Gun-related crimes are becoming less frequent in Virginia even as firearm sales in the state continue to rise, countering observers’ claims that new gun regulations will reduce homicides, robberies, and other violent crimes. Commenting on the trend, one local criminologist stressed his interest in the findings “given the current rhetoric about strengthening gun laws.”
All in all, crimes committed with firearms in Virginia collectively decreased for a fourth consecutive year, while gun sales climbed to a new record in 2012 with 490,119 firearms purchased — a 16-percent increase over 2011, according to data compiled by the Richmond Times-Dispatch. Last year major gun-related crimes fell to 4,378, five percent lower than the previous year, with a three-percent drop in homicides committed with handguns, a seven-percent decrease in robberies involving handguns, and an 11-percent reduction in robberies committed with all firearms.
Observing data over the past seven years, total gun sales in Virginia have increased an astonishing 101 percent, while crimes involving the use of firearms have plunged 28 percent during that period. Omitting rifle and shotgun sales — which can distort figures owing to the rarity of their use in crimes — crimes committed with handguns dropped 22 percent, despite handgun sales climbing by 112 percent from 2006 to 2011.
"This appears to be additional evidence that more guns don't necessarily lead to more crime," said Thomas R. Baker, a criminology expert and assistant professor at Virginia Commonwealth University's L. Douglas Wilder School of Government and Public Affairs. "It's a quite interesting trend given the current rhetoric about strengthening gun laws and the presumed effect it would have on violent crimes.”
While Baker was reluctant to contend that people should reject all future gun laws, he noted that the sharp drop in crime “really makes you question if making it harder for law-abiding people to buy guns would have any effect on crime.”
Critics of the Times-Dispatch report have disputed the findings, claiming that the relationship between gun crime and legal firearms sales is not convincing. “Guns sold incident to a background check are less likely to be involved in crimes than guns sold without a background check,” says Josh Horwitz, executive director of the national gun-control group Coalition to Stop Gun Violence. “If people who buy those guns and have a background check, and keep those guns and don’t sell them, then you would not expect that those guns would affect the crime rate.”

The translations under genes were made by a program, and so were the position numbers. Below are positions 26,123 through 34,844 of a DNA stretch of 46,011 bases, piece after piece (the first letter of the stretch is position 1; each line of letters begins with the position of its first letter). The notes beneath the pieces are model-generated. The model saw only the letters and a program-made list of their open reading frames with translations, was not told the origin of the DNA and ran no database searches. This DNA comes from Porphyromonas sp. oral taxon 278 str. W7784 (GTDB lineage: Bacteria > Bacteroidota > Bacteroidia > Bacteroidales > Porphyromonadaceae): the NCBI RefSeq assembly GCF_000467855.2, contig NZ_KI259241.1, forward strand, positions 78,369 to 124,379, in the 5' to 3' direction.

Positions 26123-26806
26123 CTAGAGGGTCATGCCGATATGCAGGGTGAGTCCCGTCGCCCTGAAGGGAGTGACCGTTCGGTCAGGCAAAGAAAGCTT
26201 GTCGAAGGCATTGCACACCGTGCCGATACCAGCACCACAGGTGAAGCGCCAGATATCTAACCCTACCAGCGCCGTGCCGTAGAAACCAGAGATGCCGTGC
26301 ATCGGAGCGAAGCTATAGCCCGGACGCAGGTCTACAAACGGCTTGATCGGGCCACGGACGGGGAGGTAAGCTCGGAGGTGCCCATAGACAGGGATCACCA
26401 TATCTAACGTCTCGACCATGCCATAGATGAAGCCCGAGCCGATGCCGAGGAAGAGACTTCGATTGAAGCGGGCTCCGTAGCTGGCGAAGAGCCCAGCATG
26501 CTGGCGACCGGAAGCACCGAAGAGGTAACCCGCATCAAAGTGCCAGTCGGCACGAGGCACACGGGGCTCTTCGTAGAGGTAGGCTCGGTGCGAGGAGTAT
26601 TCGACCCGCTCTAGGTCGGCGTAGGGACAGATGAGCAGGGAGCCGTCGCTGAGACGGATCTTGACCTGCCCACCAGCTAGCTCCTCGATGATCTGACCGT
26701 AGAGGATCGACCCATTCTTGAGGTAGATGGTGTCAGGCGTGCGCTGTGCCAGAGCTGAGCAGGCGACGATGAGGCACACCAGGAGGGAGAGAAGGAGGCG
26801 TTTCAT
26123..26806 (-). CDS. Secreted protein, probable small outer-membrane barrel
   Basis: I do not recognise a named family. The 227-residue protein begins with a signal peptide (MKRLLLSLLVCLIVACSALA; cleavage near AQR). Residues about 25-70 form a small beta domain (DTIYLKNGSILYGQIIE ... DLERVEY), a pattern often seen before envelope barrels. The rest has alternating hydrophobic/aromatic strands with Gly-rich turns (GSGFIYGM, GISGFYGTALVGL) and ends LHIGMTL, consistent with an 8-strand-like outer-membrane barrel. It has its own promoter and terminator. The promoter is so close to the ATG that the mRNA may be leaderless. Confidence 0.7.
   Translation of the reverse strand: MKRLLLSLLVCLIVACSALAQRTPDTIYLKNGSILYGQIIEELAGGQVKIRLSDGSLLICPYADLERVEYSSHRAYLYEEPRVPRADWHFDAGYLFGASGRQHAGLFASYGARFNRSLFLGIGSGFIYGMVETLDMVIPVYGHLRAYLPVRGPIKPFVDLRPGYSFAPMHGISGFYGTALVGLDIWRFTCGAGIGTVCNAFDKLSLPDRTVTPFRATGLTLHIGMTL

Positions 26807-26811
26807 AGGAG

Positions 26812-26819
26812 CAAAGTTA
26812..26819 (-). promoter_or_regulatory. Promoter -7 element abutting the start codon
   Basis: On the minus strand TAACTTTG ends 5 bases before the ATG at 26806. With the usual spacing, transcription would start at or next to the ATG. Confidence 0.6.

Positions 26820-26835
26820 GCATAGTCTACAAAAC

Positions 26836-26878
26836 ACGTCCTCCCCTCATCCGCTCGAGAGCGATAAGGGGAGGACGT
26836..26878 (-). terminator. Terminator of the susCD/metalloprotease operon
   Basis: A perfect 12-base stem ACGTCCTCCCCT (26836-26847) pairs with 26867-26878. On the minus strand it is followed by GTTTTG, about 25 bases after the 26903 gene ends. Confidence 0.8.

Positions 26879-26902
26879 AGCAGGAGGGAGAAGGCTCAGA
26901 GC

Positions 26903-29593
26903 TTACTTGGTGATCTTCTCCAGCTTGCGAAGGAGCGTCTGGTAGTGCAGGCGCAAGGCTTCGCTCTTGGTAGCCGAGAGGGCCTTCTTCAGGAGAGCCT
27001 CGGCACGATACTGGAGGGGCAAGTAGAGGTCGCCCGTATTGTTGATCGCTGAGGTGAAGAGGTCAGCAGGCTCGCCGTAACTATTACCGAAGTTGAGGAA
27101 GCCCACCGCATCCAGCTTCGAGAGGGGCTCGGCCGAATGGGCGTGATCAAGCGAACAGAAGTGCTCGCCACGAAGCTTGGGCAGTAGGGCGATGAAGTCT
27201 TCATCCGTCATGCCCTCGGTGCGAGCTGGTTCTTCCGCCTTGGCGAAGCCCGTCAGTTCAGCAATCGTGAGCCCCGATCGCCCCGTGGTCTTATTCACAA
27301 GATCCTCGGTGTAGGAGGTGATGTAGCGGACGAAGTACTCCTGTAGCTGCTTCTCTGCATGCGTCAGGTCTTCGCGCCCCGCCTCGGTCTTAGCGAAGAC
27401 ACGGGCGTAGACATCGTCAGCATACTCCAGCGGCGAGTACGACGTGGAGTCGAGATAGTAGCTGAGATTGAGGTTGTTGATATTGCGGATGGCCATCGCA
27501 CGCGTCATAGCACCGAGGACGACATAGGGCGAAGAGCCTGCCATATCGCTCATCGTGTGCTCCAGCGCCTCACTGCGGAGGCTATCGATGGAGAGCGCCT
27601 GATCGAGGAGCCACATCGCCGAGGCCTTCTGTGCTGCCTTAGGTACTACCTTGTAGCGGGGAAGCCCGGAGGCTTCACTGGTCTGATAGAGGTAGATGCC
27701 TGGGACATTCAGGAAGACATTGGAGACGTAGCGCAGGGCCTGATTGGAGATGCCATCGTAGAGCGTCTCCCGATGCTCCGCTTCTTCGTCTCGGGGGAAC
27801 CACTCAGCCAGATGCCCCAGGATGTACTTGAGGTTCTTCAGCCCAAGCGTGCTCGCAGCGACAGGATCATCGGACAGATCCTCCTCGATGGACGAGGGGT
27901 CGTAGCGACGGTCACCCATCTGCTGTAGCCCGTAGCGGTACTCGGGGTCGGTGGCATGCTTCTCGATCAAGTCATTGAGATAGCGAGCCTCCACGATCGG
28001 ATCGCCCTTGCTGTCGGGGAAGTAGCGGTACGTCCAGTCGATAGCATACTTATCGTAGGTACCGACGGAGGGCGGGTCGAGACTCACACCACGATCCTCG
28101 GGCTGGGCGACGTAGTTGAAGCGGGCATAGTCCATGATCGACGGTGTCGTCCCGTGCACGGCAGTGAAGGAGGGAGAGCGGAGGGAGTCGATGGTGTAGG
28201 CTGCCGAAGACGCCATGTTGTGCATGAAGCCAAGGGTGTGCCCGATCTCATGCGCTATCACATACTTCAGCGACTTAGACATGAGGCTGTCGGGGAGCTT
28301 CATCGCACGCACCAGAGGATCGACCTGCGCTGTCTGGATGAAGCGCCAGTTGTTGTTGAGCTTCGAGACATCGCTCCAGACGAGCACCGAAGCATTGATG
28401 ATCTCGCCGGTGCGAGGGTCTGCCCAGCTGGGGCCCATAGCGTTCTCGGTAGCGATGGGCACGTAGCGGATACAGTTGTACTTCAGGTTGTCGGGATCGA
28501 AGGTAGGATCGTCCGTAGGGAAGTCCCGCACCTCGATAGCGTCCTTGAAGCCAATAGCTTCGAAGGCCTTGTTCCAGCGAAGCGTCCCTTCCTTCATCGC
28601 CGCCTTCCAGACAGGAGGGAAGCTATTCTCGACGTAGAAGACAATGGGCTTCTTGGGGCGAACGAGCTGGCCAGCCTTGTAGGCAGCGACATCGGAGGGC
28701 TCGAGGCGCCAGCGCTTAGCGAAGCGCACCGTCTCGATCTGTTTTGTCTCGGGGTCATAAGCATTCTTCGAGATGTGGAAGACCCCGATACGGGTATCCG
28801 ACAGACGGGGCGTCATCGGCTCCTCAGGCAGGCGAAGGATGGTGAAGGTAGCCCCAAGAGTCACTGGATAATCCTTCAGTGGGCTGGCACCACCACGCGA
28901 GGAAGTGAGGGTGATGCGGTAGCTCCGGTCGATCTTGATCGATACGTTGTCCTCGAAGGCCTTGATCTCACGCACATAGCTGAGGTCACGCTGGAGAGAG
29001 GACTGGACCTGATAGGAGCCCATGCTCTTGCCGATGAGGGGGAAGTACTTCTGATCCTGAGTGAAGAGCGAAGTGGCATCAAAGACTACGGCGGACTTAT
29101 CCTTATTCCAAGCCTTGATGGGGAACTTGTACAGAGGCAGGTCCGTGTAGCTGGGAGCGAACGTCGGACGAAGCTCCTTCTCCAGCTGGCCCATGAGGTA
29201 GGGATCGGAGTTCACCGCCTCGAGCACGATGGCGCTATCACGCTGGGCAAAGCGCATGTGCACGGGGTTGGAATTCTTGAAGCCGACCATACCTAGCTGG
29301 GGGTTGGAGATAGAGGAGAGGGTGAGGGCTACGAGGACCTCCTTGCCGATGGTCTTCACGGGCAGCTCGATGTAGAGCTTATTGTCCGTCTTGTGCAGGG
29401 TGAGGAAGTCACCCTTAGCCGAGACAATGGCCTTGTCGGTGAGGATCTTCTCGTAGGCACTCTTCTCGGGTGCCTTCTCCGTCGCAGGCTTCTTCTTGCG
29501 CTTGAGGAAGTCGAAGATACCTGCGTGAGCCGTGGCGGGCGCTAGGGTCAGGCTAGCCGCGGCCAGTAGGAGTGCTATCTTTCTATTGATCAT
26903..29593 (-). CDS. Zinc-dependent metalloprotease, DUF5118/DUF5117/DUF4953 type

But regardless of Horwitz’s objections, patterns revealing decreased crime rates owing to increased gun sales (as well as weakened gun regulations) are nothing new, as similar trends have become evident throughout the country. In 1998, for example, Massachusetts passed legislation that was touted as the most aggressive gun-control effort in the United States, including provisions that barred semiautomatic “assault” weapons, that instituted stringent new licensing rules, and imposed severe penalties for storing guns unlocked.
The 1998 legislation precipitated a sharp decrease in the legal use of guns in Massachusetts. Within only four years, active gun licenses plummeted, with 1.5 million active gun licenses in 1998 dropping to a mere 200,000 in 2002. Unfortunately, the law that imposed strict regulations on law-abiding gun owners led to a disastrous increase in criminal activity.
“Since 1998, gun crime in Massachusetts has gotten worse, not better,” the Boston Globe reported earlier this year. “In 2011, Massachusetts recorded 122 murders committed with firearms — ‘a striking increase from the 65 in 1998.’ Other crimes rose too. Between 1998 and 2011, robbery with firearms climbed 20.7 percent. Aggravated assaults jumped 26.7 percent.”
According to John R. Lott, Jr. of National Review, President Obama deserves some credit (albeit inadvertently) for the noteworthy drop in violent crimes in 2009, as his election sparked a sharp increase in gun sales. During that time, murder rates fell by 7.4 percent and robberies dropped by nine percent. Lott reported:
Gun sales started notably rising in October 2008, and sale really took off immediately after Obama won the presidential race: 450,000 more people bought guns in November 2008 than bought them in November 2007. That’s over a 40 percent increase in sales. By comparison, the change from November 2006 to November 2007 was only about 35,000. Over the last decade, the average year-to-year increase in monthly sales was only 21,000.
The higher sales continued well beyond November 2008: about 3.15 million more people bought guns in the 14 months after the election than in the preceding 14 months. The National Instant Criminal Background Check System, or NICS, doesn’t tell us how many guns each person bought, just the number of people who bought them. Most likely, though, gun sales rose by more than the number of people who purchased them.
Lott explained the pattern in his 1998 book More Guns Less Crime, affirming that “criminals are deterred by higher penalties” — meaning, increased gun ownership presents a greater risk that a criminal will confront a victim who is armed.
Lott also noted the impact that concealed handgun laws have had on crime over the years. “There is a strong negative relationship between the number of law-abiding citizens with permits and the crime rate — as more people obtain permits there is a greater decline in violent crime rates,” Lott explained in an interview with the University of Chicago about his book. “For each additional year that a concealed handgun law is in effect the murder rate declines by 3 percent, rape by 2 percent, and robberies by over 2 percent.”